Grace Wachira @yaa_grace
Like many mothers, Fanne Mwambi has been faced with the challenge of having to plan to leave her three-month-old child to go back to work.
The mother of three who is on maternal leave has, however, been contemplating on whether to go back to work or not. With her first and second child, Fanne felt guilty leaving them and eventually supplementing breast milk before the recommended six months.
“It’s devastating when you need six months of exclusive breastfeeding and the last three of the six, you are in a working environment that has no allocation or privacy to pump milk.
And worse they only let you leave after 5pm and you get stuck in traffic for hours,” says Fanne, a Fusion columnist, who writes on juggling between motherhood and career.
But Caroline Mbugua has had it easy. Almost three years ago, when she was expectant, she was able to do her check-ups and follow up clinics from the comfort of her workplace.
When she was due, Carol proceeded on her maternal leave. To ensure that the needs of working mothers are addressed, her employer offers new mothers a minimum of 16 weeks fully paid maternity leave and a reduced hours for the first six months (six hours instead of eight per day).
They also have fully equipped and professionally staffed childcare facilities, a doctor on site and a private mother’s room. “I would comfortably express milk and have it well stored in a fridge and so I did not have to deal with the pressures of feeding my daughter, Kyla, or not coming to work because I could also bring her to work,” says Carol, an economist in the Regulatory and Public Policies Department.
Exclusive breastfeeding goes a long way as far as nurturing children is concerned and this is what Carol maximised on. “Kyla was on exclusive breast milk for six months and she turned out healthy.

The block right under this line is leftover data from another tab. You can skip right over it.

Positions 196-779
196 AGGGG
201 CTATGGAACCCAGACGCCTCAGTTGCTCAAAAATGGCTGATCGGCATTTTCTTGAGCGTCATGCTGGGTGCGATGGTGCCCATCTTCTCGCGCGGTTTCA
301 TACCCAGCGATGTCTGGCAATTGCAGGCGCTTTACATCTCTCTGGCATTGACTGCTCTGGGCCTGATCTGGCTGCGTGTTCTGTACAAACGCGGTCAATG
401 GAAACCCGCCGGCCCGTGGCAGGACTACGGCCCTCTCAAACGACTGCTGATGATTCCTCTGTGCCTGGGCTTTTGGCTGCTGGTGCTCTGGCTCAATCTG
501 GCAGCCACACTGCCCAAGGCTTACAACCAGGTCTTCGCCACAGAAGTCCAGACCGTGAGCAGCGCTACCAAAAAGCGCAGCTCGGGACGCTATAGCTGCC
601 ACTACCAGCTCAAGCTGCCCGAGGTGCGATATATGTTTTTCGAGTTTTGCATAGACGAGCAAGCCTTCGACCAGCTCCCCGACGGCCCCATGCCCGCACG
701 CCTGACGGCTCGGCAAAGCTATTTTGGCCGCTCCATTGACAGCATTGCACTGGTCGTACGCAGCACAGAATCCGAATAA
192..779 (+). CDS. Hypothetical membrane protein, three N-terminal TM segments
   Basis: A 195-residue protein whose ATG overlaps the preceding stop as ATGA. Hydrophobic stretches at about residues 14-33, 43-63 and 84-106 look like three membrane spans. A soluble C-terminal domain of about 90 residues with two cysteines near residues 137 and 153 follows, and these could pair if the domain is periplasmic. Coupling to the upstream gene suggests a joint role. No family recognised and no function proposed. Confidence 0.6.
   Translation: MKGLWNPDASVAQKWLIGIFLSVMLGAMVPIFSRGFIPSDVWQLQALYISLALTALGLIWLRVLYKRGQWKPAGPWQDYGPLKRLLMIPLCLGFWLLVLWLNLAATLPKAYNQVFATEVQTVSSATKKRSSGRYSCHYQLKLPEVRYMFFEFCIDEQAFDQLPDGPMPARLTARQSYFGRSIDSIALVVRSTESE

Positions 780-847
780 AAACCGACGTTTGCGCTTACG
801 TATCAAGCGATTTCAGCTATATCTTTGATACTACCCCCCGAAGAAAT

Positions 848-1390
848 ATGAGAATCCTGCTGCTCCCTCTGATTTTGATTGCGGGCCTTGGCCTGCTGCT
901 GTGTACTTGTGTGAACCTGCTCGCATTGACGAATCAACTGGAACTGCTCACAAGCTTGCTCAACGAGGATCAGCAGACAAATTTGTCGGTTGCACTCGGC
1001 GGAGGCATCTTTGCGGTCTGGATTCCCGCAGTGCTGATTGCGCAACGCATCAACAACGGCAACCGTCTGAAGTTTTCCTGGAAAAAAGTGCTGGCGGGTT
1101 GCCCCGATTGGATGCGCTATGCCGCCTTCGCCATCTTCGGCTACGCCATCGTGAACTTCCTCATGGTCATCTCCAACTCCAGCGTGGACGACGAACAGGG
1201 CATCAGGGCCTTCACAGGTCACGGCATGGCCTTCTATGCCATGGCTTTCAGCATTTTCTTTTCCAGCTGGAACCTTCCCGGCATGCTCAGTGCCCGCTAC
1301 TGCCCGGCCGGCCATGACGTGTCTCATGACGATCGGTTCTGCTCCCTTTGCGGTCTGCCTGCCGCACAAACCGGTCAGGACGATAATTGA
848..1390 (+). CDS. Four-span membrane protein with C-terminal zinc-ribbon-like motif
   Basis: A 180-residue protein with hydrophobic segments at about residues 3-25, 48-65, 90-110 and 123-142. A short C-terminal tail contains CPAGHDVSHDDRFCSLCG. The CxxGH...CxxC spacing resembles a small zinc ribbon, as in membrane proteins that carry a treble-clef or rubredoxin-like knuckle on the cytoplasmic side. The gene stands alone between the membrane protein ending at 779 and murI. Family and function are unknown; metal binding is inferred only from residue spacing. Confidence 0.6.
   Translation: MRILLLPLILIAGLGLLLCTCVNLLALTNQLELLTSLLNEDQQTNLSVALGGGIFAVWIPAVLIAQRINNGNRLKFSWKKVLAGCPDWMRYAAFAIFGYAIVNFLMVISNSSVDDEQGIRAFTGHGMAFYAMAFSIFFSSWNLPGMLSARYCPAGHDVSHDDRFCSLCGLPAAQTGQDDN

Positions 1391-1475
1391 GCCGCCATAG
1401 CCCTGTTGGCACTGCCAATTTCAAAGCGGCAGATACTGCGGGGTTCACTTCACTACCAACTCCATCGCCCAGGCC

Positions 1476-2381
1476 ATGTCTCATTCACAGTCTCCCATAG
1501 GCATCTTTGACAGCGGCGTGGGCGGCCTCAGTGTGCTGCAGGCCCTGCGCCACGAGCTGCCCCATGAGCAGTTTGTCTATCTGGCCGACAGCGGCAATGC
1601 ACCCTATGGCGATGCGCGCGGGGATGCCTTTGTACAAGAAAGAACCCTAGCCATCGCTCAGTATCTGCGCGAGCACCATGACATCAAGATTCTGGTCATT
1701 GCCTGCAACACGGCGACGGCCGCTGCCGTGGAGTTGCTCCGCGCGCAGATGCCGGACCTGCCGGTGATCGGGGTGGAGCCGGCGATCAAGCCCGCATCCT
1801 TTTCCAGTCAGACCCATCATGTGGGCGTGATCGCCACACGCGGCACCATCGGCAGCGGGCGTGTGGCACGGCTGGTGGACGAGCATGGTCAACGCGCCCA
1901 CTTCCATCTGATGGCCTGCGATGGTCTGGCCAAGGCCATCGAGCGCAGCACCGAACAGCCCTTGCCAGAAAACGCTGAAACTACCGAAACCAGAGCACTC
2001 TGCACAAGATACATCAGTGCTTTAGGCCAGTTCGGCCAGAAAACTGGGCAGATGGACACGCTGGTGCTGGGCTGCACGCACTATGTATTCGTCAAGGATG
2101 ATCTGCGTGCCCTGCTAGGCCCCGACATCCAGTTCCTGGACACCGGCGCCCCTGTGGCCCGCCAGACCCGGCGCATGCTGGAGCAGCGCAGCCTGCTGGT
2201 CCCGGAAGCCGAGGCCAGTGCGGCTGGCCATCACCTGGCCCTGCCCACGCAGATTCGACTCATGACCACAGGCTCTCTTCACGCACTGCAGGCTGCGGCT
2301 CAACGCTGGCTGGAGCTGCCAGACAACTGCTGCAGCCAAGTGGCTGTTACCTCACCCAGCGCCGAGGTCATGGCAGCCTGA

Her immune system is strong, and I do not have to deal with those troublesome issues such as allergies and colds,” she adds. Her family was pleasantly shocked when they learnt that she could be a mother and an employee at work at the same time.
“My mother was happy and supportive. My friends loved the fact that my place of employment had such facilities. They even started advocating for the same where they worked,” Carol laughed.
“When Kyla was nine months old, she got a viral infection and I managed it from the office. I dispensed my duties as an employee as well as nursed Kyla until she got better. It also helps that we have professional caregivers who take care of the children,” she beams.
Now that Kyla is three, she occasionally goes to work with her mother. “She loves it there. It is colourful and they have games and she gets to interact with other children,” she says.
Carol has no headaches when her nannies do not show up to work. If anything, it’s a bit tougher for her when she goes on leave.
Steve Chege, Director – Corporate Affairs, Safaricom, says the company has continued to create the most mother-friendly working conditions.
“We strive to reduce the disruption and costs associated with replacing women leaving the workforce to raise families and to help address the shortage of women in senior management positions within the company,” he adds.
Companies that offer childcare benefits for their employees stand to benefit from improved recruitment, retention, and productivity of workers, according to a report released last week by International Finance Corporation (IFC), a member of the World Bank Group.